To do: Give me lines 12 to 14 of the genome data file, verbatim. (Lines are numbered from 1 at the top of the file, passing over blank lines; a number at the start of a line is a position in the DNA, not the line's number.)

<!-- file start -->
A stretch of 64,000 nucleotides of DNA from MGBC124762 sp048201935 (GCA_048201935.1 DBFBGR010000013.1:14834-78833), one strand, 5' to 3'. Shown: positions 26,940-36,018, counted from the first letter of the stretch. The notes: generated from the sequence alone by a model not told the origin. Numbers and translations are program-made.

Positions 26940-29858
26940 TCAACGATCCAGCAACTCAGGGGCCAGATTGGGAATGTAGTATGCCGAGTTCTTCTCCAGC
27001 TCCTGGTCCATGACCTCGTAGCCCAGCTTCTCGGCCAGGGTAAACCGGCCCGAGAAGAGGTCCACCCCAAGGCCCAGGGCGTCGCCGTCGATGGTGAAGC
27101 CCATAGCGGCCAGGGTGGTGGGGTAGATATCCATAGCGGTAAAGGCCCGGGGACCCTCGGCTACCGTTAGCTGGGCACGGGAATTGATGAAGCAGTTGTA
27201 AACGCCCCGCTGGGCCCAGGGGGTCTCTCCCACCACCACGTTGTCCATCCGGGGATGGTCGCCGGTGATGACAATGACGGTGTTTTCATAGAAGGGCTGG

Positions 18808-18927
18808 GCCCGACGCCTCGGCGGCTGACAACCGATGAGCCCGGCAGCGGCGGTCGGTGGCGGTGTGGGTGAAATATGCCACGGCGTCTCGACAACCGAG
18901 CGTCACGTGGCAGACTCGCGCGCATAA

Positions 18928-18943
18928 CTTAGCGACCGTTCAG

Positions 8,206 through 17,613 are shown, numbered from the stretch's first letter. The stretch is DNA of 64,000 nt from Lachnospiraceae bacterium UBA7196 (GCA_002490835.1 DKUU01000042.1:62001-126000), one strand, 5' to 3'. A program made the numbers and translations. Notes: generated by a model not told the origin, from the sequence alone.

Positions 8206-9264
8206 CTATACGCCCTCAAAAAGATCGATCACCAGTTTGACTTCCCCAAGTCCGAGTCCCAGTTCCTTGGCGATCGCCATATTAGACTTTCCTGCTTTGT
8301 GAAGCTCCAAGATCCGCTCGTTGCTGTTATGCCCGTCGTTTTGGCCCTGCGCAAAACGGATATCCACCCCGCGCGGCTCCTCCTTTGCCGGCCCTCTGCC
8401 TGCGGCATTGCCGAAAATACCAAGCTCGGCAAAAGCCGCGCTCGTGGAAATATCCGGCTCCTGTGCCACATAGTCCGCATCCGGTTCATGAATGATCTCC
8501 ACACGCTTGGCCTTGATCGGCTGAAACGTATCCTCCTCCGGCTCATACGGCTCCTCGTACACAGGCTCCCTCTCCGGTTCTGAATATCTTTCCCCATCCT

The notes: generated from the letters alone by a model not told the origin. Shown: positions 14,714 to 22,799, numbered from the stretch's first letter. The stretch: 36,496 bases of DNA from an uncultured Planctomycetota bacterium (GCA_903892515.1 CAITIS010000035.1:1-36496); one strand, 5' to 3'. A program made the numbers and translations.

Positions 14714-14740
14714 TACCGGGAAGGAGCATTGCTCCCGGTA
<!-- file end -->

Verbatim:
Positions 8,206 through 17,613 are shown, numbered from the stretch's first letter. The stretch is DNA of 64,000 nt from Lachnospiraceae bacterium UBA7196 (GCA_002490835.1 DKUU01000042.1:62001-126000), one strand, 5' to 3'. A program made the numbers and translations. Notes: generated by a model not told the origin, from the sequence alone.

Positions 8206-9264
8206 CTATACGCCCTCAAAAAGATCGATCACCAGTTTGACTTCCCCAAGTCCGAGTCCCAGTTCCTTGGCGATCGCCATATTAGACTTTCCTGCTTTGT